Getting Less Than 6 Hours of Sleep Could Increase Dementia Risk

Shandra Martinez

| 3 min read

A depressed senior man lying in bed cannot sleep from insomnia
We’ve all had those days when we wake up knowing we just didn’t get enough sleep the night before. We slog through the day, grab an extra cup of coffee or a soda to help us power through our routine and vow to get to bed earlier than usual. But for an increasing number of people, being sleep-deprived is a common problem. And for people in their 50s and 60s, new research shows that getting fewer than six hours of sleep each night could be linked to an increased risk of dementia later in life.
Seven hours of sleep each night is considered a healthy amount of shut-eye, according to the Centers for Disease Control and Prevention. But fewer Americans are hitting that mark in the last decade. In a recent study, Ball State University researchers analyzed adult sleep data from 2010 to 2018, as reported in the National Health Interview Survey. They found the percentage of people who self-reported getting fewer than seven hours of sleep each night had increased from 30.9% to 35.6% during that time.
Lots of important functions happen inside our bodies while we sleep. During this time, the body heals itself, and the brain makes new connections which ultimately help with memory retention. Typically, not getting enough sleep can have both physical and mental side effects. A person might feel sleepy or have a hard time concentrating. They might also have poor balance. Chronic sleep deprivation is linked to serious health problems like diabetes and heart disease.
New results of a long-term study also show a strong link between lack of sleep and dementia. A study published in the journal Nature Communications found that sleeping less than six hours a night during middle-age years can raise the risk of developing dementia. The study tracked the sleep habits of nearly 8,000 people in Britain for more than 20 years. It found that those people who slept less than six hours while in their 50s and 60s had a higher dementia risk than those who slept seven hours a night. In some cases, sleep-deprived people had a 30% increased risk of dementia, the study found.
So, what should you do if you’re having trouble getting a good night’s rest? There are some easy changes you can make to help you get the sleep you need, according to the Mayo Clinic.
Exercise. Getting some physical activity into your daily routine will help you fall asleep each night. And outside exercise is better if you can move your workouts outdoors.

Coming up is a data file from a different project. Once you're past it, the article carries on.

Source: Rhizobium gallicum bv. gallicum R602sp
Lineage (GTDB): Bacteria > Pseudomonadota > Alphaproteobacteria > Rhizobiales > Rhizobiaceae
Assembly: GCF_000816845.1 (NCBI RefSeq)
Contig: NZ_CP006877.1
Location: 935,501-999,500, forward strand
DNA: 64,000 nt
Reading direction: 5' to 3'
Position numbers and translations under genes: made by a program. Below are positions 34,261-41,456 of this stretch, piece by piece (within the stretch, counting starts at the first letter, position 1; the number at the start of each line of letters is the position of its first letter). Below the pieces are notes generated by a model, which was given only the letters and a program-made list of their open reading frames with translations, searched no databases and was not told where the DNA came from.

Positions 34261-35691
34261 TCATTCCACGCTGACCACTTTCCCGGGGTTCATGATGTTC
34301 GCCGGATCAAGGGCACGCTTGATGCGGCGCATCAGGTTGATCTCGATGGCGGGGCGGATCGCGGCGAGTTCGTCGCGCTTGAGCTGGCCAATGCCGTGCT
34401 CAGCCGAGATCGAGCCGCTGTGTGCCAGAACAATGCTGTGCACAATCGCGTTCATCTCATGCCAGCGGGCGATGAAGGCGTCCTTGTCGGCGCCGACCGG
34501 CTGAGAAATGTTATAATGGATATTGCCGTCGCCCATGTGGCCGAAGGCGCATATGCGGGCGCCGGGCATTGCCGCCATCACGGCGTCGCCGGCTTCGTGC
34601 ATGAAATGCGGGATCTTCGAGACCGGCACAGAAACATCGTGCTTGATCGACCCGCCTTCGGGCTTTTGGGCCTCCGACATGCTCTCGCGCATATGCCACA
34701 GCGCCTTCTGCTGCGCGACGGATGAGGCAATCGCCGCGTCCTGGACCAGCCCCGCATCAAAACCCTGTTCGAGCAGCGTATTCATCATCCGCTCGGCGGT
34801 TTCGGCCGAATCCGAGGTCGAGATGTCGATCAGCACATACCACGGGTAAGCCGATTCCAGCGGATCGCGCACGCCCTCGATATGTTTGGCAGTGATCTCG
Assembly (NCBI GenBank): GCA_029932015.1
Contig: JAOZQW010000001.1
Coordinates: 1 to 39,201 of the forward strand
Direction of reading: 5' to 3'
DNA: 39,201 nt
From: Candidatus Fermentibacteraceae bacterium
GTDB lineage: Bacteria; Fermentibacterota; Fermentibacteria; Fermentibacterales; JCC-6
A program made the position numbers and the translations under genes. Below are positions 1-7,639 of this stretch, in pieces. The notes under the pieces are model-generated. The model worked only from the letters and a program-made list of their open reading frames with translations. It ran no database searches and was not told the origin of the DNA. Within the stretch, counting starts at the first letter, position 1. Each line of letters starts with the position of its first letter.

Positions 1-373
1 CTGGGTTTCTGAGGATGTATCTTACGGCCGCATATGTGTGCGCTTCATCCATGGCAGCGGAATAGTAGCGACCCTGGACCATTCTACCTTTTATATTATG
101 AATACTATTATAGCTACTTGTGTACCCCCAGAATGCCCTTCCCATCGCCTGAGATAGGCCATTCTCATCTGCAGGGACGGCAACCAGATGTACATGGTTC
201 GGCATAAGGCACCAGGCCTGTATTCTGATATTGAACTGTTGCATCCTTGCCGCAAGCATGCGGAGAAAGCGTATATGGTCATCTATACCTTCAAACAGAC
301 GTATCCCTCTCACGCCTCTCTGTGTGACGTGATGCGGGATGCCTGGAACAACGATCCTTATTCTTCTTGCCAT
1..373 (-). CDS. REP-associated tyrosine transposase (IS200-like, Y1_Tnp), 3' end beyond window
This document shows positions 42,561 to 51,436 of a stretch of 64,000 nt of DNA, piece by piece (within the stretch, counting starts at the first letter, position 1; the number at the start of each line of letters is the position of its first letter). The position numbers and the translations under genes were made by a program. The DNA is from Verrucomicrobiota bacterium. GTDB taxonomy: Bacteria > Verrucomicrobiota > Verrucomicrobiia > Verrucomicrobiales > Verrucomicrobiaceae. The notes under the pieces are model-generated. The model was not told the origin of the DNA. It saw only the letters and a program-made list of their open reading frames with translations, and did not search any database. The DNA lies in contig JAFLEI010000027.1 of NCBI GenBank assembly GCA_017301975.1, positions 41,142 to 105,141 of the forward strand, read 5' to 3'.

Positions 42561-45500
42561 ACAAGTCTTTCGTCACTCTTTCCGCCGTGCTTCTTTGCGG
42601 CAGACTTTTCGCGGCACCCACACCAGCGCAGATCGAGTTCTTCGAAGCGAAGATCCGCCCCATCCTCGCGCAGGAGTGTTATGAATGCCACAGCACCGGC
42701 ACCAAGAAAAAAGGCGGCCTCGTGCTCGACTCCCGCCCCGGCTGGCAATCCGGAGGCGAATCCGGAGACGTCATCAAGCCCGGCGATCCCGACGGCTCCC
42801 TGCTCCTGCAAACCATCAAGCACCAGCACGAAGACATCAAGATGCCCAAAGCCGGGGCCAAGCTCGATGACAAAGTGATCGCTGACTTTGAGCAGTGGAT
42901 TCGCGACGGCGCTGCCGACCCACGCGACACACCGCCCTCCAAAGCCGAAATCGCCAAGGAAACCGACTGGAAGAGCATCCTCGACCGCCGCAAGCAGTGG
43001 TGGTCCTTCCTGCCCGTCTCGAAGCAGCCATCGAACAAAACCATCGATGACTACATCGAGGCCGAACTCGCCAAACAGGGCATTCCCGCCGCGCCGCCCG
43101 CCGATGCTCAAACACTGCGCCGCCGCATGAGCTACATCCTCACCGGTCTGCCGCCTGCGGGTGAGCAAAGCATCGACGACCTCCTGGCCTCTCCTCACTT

Manage stress. Your worries can keep you up at night. At night, make priorities for the day ahead so you can go to bed knowing you have a plan. If anxiety is keeping you up, try meditating before bed.
Stick to a sleep schedule. You might love watching just one more episode of your favorite Netflix series, but sticking to your regular bedtime is more important. It’s a way to make sleep a habit for your body.
Create a comfortable sleep space: Cool, quiet and comfortable are the key words when it comes to your bedroom. Keep televisions off, and turn off electronics. Screen time and bedtime don’t mix.
Photo credit: Getty Images

A Healthier Michigan is sponsored by Blue Cross Blue Shield of Michigan, a nonprofit, independent licensee of the Blue Cross Blue Shield Association.
No Personal Healthcare Advice or Other Advice
This Web site provides general educational information on health-related issues and provides access to health-related resources for the convenience of our users. This site and its health-related information and resources are not a substitute for professional medical advice or for the care that patients receive from their physicians or other health care providers.
This site and its health-related information resources are not meant to be the practice of medicine, the practice of nursing, or to carry out any professional health care advice or service in the state where you live. Nothing in this Web site is to be used for medical or nursing diagnosis or professional treatment.
Always seek the advice of your physician or other licensed health care provider. Always consult your health care provider before beginning any new treatment, or if you have any questions regarding a health condition. You should not disregard medical advice, or delay seeking medical advice, because of something you read in this site.